The sermon begins a little while after the study. Simmons moves up to the front and prepares for the short sermon he is about to give.

After the congregation is seated, Simmons speaks about laying our struggles before God, because he will supply all our needs even though everything points to scarcity.

Simmons’s way of speaking reveals that his soul is burned with the passion for a greater love. One that is unconditional and superhuman. For a moment, he isn’t the homeless preacher. He’s a man who incites faith in others.

After the sermon, he insists on buying me a meal supplied by the charity event held by the church that day. I let him know I appreciate it, but he really doesn’t have to. He said “Please, it’s my blessing for today.”

I walk into the shelter with the intention of finding a person whose faith was not supplied by a metaphysical-divine being.

I approach most of the few individuals residing in the cafeteria.

One man occupies a table located in front of the large, blaring television. I introduce myself and ask if I could interview him. He resolutely shakes his head no.

When I ask why not, he responds “Cause I don’t wanna say something and have people know it was me. I’ve been here for a while so they’ll know.” I insist, trying to casually strike up conversation about religion.

“Sorry babe,” he said. “I just won’t talk.”

A white haired, blue-eyed man in a faded-yellow shirt sits at the corner of the table behind us. He looked down and glanced back at me for a second, then back down.

That was my cue.

I grab a folded chair on the wall and whirl it out to the side of his. I quickly tell him that I was looking for a person who doesn’t believe in religion. I explain that I will, however, consider interviewing him if I thought he had a story. He smiles, nods and proceeds to pour out his past.

As opposed to someone who has always possessed the core desire of knowing a God, Frank J. Moore, 55, could not perceive the idea of a greater being and only knew Jesus Christ as a man in a story from a book in his youth.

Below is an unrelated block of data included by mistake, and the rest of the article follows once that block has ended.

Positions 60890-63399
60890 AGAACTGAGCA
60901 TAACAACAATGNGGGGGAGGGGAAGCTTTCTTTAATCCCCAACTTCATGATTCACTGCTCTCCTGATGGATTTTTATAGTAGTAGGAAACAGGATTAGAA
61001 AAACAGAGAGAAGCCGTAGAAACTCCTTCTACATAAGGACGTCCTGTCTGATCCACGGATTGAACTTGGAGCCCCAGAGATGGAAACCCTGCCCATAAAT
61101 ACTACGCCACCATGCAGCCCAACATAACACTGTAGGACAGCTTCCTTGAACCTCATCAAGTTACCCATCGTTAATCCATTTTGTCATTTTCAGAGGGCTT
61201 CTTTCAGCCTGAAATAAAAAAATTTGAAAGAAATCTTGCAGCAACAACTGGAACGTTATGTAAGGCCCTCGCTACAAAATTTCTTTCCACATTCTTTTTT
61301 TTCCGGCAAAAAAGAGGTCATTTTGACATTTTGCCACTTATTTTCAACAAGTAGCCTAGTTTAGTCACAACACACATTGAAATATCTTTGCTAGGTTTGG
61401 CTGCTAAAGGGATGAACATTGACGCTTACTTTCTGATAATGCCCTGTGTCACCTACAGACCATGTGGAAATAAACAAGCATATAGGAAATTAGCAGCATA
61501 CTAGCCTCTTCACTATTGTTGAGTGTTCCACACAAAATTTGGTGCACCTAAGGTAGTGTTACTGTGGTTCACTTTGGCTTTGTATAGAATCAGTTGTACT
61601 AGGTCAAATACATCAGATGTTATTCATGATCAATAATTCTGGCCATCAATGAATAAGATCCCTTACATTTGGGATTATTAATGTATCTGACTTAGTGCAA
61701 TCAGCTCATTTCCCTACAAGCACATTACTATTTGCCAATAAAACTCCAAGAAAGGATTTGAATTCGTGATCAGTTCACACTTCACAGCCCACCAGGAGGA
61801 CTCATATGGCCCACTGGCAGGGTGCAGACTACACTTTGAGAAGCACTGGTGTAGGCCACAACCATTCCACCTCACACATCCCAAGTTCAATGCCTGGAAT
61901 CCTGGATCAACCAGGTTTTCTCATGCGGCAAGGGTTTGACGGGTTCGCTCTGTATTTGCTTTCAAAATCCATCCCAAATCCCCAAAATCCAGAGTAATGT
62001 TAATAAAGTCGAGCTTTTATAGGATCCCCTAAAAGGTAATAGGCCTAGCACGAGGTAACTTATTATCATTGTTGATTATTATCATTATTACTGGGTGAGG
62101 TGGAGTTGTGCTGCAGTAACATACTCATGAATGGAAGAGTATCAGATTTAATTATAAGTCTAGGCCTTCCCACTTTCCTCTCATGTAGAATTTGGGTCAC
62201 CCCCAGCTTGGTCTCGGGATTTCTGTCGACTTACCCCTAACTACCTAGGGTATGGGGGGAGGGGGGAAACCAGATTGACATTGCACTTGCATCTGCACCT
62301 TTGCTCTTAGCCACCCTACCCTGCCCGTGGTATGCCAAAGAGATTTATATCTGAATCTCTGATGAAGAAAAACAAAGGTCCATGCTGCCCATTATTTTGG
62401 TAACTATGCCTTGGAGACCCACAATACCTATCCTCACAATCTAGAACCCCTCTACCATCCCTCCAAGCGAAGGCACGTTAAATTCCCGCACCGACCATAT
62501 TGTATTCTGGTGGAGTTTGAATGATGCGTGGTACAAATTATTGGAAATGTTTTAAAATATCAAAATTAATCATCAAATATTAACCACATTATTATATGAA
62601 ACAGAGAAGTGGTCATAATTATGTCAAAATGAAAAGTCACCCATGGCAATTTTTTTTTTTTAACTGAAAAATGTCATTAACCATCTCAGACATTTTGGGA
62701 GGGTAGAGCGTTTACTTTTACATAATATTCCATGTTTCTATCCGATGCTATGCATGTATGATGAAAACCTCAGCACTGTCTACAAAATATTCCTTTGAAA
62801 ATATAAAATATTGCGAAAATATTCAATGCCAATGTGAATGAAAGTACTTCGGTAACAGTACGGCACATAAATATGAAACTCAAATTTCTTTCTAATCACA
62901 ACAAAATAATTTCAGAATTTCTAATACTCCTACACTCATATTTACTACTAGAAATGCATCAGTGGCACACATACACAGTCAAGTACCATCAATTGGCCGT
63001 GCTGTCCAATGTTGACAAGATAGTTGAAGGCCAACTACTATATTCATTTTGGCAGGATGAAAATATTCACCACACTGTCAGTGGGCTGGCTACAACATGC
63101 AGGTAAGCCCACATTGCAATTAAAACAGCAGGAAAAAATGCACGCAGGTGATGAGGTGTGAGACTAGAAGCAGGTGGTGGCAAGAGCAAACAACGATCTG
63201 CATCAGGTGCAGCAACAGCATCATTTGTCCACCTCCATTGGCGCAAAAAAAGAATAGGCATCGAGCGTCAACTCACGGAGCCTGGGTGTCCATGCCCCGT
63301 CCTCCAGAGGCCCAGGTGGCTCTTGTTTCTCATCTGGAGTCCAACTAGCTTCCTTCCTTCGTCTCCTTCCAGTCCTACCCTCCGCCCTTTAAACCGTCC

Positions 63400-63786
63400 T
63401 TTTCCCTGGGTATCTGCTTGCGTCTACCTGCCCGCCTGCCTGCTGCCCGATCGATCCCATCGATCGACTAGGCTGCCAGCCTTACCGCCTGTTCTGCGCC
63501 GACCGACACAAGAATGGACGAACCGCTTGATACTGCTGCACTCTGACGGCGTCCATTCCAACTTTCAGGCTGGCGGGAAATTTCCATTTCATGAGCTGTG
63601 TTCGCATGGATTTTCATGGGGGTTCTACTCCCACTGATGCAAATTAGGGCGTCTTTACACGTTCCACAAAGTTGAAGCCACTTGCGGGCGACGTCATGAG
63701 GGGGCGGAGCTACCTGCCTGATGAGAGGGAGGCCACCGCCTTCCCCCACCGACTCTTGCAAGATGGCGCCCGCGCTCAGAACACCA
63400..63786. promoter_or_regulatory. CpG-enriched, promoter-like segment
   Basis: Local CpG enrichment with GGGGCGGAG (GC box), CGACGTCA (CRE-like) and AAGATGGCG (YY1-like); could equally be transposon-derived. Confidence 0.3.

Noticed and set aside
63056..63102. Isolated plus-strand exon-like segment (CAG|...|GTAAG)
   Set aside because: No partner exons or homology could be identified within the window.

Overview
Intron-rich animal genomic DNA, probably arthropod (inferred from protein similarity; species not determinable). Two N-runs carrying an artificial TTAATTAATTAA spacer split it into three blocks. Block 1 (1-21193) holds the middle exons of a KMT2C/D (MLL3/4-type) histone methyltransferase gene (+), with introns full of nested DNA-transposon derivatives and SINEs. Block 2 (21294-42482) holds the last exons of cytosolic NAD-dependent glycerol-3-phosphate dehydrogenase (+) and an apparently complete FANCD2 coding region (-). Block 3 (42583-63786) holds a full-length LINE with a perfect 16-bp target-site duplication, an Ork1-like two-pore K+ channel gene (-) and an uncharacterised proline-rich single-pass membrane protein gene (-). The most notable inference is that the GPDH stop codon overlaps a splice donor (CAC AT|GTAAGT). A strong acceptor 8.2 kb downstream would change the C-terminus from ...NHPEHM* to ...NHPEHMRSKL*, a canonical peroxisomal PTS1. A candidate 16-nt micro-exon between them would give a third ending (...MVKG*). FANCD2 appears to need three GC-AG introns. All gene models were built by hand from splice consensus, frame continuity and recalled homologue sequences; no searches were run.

Moore dealt with the struggles of dependency on drugs for twenty years. At age 8, smoking pot was a small part of his routine and popping pills followed shortly thereafter.

He was diagnosed with schizophrenia and hepatitis B; he was denied any state-offered aid. When it endangered his well-being, those closest to him became concerned and called upon law enforcement as a last resort despite many attempts at offering their help and advice.

That’s when he was admitted into prison for aggravated assault.

“I just wasn’t wanting to take any help. And being mentally ill I became violent and couldn’t control myself,” said Moore.

One day, out of desperation for a change from the “same shit different day,” he turned on the television. Kenny Copeland, a Baptist preacher was on the screen. Something inclined him to keep watching. So he did.

“He kept talking about things I was going through,” he said. “That day he talked about troubles I was having; the next day he did the same thing, and then again the next day.”

Moore felt it wasn’t just a mere coincidence. A greater force was at play and steps from a cosmic blueprint were unfolding.

That was the beginning of his shift in awareness of God.

He became a Baptist by the time he was released from prison. Both his parents had passed away during his sentence and he was left with no place to go.

Instead of focusing on his situation, he focused on the potential for change. He honed his faith through trials and tribulations rather than dwelling on the burden of their weight.

“If someone is responsible for making the world, the stars and everything else, there must be a God,” Moore said.

Do people lose faith when they’re at the end of their rope? Not necessarily. It seems that most of the shelter’s residents have overcome their circumstances and developed a stronger spiritual insight.

Susie Derr, 59, works at the front desk of the shelter. When asked if she knew of someone who didn’t believe in something spiritual, she said it was unlikely.

“How can you not?” she said. “When someone rescues you from living on the streets, when you got a place to sleep and food to eat; you’re surviving.”

If anything they have become enlightened, treating their opposition as a stepping stone toward their own personal Zion. Because to these people, flesh and creature comforts are not home.

There’s something more that keeps them going: a foresight that involves a paradise of the soul, where no hunger exists, disease is unheard of, and past mistakes are wiped clean from the waves of time.

If there is such a place, it doesn’t hurt to try and believe.

 

Working for a free lunch